Ever since the November election, I have been in an intellectual and ethical (dare I say, even spiritual) quandary over the word “populism.” At its root the word means “pertaining to the populace, of the people.”  Dictionary  definitions include – “pertaining to or extolling the common person;” “grassroots democracy:” and “working class activism, egalitarianism.”  When I have thought about populism in the past , I have had these definitions in mind. However, there is another definition that seems to have become prevailing perspective: “often antiestablishment, anti-intellectual movements or philosophies that offer unorthodox solutions or policies and appeal to the common person rather than traditional policies or partisan ideologies.”  When pundits talk about Donald Trump (hereafter referred to as #45) or France’s Marie LePen as “populist,” this is the definition they are drawing on.  They are certainly unorthodox, but they are not necessarily serving the needs of the common person in long run, but rather a far right agenda designed to concentrate power and wealth in the hands of the elite few.

What is disconcerting for me is that I have always been an advocate of bottom-up political action; efforts that come from people coming together around common concerns to advocate for social change and just policies that benefit those who are often overlooked by our oligarchic and plutocratic government system.  While we may be distressed with the undue influence of the top economic  1%, a close reading of the U.S. Constitution reveals that is exactly what the founders intended; white men with property were the only ones given the capacity to vote, presumably because they were the only ones who had the freedom, education, and philanthropic capacity to do what is best for the whole populace. Since 1787 we have come to see the fallacy of that view and worked to undo the fallacy of the founders by working for rights for women, the poor, people of color and other groups previously shut out of the democratic process. These changes came about due to populist movements such as the movements for the abolition of slavery, women’s rights, and Civil Rights. But that is a much different kind of “populism” we have gotten with #45.

Now part of the problem is the issue of who or what defines the “common person.” Often whites and various people of color groups have been pitted against one another by ruling elites, so that these groups often see each other as competition rather than potential partners. In the 1930’s some unions in the emergent Congress of Industrial Organizations ( the CIO of the AFL-CIO) came to Highlander Education Center in East Tennessee to learn about how to organize unions in the South. Myles Horton, Highlander’s director, said he would only do so if the white union members would include African Americans in their organizing. At first the white union members resisted, but thru consistent efforts Horton was able to show them that they were stronger together than apart, and they won great victories that benefited all involved both black and white.  Too often there have not been enough leaders like Horton to challenge the “divide and rule” strategy of corporate and political leaders, and so poor whites and people color see each other as adversaries rather than allies.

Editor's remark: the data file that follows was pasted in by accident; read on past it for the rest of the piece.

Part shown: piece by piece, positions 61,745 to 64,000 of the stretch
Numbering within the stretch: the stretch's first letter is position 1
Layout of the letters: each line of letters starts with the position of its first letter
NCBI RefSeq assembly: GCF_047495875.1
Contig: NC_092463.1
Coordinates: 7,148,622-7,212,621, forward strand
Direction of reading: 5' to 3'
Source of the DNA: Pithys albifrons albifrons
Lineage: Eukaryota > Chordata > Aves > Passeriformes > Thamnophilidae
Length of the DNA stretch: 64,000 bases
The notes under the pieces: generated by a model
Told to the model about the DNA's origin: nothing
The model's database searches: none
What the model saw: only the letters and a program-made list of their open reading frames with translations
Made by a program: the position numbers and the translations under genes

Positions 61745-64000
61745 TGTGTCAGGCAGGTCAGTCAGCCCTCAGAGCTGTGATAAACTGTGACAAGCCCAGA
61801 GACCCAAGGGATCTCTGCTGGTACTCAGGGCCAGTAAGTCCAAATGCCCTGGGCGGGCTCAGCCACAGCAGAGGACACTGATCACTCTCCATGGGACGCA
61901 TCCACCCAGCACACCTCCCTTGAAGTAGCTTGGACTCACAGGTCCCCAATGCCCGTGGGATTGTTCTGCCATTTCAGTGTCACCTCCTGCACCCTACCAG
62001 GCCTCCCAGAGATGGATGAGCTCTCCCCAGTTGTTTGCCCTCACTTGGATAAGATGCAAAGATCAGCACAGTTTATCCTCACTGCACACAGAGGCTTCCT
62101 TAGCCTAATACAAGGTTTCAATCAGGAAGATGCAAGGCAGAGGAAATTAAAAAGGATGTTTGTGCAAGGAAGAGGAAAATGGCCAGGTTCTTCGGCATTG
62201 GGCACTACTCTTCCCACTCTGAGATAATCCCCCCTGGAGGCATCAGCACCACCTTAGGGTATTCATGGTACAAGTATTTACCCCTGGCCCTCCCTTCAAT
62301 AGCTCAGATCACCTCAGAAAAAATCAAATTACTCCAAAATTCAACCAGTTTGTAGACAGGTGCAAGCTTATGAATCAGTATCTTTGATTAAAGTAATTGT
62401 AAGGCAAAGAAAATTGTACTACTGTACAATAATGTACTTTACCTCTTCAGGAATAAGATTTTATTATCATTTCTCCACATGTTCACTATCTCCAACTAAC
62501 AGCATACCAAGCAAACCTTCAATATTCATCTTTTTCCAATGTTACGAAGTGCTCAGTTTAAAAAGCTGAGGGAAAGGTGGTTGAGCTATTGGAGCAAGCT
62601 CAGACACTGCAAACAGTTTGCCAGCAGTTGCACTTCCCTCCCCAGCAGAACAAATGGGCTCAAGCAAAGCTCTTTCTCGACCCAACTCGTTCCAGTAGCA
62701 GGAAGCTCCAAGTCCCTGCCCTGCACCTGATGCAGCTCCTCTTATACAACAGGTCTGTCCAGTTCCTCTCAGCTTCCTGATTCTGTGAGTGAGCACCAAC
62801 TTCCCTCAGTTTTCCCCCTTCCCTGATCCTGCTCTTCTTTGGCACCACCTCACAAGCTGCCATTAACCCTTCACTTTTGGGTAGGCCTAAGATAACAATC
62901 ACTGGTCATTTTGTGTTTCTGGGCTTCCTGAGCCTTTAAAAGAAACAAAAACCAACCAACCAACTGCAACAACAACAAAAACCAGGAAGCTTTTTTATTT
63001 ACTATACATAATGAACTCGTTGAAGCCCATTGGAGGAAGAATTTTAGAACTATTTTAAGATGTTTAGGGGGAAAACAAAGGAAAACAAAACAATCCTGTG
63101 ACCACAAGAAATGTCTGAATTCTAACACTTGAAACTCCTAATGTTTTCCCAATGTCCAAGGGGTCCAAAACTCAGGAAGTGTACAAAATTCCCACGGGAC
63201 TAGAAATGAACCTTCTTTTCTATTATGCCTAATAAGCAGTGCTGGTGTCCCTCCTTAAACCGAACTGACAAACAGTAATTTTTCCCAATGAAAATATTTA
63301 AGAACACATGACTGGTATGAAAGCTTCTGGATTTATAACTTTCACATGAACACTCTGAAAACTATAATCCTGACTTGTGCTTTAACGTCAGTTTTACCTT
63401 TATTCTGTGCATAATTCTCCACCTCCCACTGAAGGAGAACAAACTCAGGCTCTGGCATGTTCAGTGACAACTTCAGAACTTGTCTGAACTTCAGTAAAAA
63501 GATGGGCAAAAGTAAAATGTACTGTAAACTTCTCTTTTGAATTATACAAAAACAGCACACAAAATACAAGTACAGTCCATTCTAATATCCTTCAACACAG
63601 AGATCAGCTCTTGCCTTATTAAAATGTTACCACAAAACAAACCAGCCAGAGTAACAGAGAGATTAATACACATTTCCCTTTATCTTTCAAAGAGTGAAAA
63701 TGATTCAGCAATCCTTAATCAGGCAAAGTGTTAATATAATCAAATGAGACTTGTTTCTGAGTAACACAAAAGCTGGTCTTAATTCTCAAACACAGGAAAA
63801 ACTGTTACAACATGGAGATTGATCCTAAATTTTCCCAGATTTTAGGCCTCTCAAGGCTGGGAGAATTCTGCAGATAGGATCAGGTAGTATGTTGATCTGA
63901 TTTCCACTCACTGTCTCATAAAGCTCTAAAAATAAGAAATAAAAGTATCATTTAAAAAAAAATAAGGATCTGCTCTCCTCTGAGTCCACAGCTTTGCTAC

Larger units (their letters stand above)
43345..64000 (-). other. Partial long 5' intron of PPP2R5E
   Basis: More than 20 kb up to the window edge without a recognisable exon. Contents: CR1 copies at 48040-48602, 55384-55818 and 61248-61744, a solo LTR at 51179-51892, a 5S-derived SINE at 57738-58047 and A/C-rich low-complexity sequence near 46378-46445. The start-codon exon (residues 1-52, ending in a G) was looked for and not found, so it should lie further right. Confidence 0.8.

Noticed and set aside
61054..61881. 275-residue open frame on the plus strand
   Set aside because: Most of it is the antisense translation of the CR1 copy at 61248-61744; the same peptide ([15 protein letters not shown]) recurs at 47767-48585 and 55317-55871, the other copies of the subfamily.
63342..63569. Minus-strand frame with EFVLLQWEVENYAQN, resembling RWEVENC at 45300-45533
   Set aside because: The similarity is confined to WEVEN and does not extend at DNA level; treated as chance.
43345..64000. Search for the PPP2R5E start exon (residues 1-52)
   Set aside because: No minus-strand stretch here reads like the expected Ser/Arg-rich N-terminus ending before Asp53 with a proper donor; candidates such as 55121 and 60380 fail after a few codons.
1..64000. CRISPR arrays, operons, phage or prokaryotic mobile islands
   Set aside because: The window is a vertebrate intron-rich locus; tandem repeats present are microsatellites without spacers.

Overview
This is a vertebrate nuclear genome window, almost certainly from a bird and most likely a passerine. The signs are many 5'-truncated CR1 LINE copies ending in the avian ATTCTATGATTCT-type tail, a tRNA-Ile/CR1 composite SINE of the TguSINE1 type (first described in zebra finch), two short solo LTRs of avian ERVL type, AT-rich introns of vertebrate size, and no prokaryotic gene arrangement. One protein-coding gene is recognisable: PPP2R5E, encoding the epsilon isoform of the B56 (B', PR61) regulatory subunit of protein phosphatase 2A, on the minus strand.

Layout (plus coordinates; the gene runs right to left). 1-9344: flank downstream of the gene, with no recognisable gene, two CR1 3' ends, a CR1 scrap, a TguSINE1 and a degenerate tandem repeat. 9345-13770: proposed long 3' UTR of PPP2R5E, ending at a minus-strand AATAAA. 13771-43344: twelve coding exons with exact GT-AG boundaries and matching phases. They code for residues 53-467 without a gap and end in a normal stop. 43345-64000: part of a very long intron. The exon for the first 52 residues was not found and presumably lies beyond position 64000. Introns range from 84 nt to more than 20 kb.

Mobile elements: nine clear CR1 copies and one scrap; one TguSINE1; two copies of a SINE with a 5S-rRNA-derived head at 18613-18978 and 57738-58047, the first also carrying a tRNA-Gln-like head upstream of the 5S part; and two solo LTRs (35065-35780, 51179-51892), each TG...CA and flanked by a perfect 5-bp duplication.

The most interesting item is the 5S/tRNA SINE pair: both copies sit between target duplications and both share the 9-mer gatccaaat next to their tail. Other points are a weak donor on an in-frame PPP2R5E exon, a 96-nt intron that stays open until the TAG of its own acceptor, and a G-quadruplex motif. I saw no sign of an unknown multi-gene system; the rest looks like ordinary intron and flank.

So this past November the predominantly white voters for #45 were hoodwinked into seeing immigrants, Muslims, and people of color as a “threat” to their advancement in a “populist” appeal. But as became evident with  #45’s tax plan revealed this week, it appears that his supporters are being thrown a tiny bone, while the super wealthy make off literally like bandits. The last time there was a tax plan to give the wealthy such huge tax cuts was in the 1980’s when Ronald Reagan was president. His rationale then was that the wealthy and corporate leaders would take their tax breaks and “trickle down” the wealth and provide jobs for the middle and lower class. What was supposed to provide greater wealth for all  started the trend leading to  today’s growing disparity between the wealthiest 10% and everyone else. If the wealthy want to create jobs, they have enough money to do so, and so more money won’t do anything. Sure some small businesses may be able to expand their workforce, but the major corporations will only continue to reap profits at the expense of the rest of us. That’s what we learned 30+ years ago and here we go again. 

What we need is a populist movement of the grassroots democracy type that brings all the people who are being jacked by #45’s lies, deceit and personal greed, and come together across lines of race, class, ethnicity, religion and whatever else has been used to divide us. Then we can proclaim “populism” as a positive force for keeping the wealthy elites accountable for their manipulation of our system. If we don’t come together we will continued to be manipulated by the faux-populists and hurt all of us in the long run.